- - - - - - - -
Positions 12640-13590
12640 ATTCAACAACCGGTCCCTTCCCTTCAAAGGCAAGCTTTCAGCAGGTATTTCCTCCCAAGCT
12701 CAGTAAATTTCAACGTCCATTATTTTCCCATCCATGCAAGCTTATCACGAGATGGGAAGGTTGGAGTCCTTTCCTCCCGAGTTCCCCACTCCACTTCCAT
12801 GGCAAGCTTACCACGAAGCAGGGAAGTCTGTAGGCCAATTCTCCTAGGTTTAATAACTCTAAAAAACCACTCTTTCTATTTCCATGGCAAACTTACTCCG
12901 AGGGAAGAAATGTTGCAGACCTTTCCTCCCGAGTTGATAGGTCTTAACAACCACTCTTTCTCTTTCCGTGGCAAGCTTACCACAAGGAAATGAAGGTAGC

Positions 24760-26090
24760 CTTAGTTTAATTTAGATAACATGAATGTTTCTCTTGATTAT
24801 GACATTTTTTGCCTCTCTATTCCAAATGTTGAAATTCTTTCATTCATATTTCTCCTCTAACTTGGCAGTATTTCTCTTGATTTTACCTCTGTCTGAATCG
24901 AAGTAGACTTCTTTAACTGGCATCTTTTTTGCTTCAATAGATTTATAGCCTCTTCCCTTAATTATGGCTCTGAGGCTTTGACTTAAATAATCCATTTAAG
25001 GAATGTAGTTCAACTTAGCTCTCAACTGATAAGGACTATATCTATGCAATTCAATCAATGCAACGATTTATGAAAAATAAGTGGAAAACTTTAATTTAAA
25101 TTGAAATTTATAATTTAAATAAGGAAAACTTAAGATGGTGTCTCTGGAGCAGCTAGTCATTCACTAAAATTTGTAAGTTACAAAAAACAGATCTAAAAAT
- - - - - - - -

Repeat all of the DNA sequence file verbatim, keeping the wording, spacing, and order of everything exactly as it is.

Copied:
Positions 12640-13590
12640 ATTCAACAACCGGTCCCTTCCCTTCAAAGGCAAGCTTTCAGCAGGTATTTCCTCCCAAGCT
12701 CAGTAAATTTCAACGTCCATTATTTTCCCATCCATGCAAGCTTATCACGAGATGGGAAGGTTGGAGTCCTTTCCTCCCGAGTTCCCCACTCCACTTCCAT
12801 GGCAAGCTTACCACGAAGCAGGGAAGTCTGTAGGCCAATTCTCCTAGGTTTAATAACTCTAAAAAACCACTCTTTCTATTTCCATGGCAAACTTACTCCG
12901 AGGGAAGAAATGTTGCAGACCTTTCCTCCCGAGTTGATAGGTCTTAACAACCACTCTTTCTCTTTCCGTGGCAAGCTTACCACAAGGAAATGAAGGTAGC

Positions 24760-26090
24760 CTTAGTTTAATTTAGATAACATGAATGTTTCTCTTGATTAT
24801 GACATTTTTTGCCTCTCTATTCCAAATGTTGAAATTCTTTCATTCATATTTCTCCTCTAACTTGGCAGTATTTCTCTTGATTTTACCTCTGTCTGAATCG
24901 AAGTAGACTTCTTTAACTGGCATCTTTTTTGCTTCAATAGATTTATAGCCTCTTCCCTTAATTATGGCTCTGAGGCTTTGACTTAAATAATCCATTTAAG
25001 GAATGTAGTTCAACTTAGCTCTCAACTGATAAGGACTATATCTATGCAATTCAATCAATGCAACGATTTATGAAAAATAAGTGGAAAACTTTAATTTAAA
25101 TTGAAATTTATAATTTAAATAAGGAAAACTTAAGATGGTGTCTCTGGAGCAGCTAGTCATTCACTAAAATTTGTAAGTTACAAAAAACAGATCTAAAAAT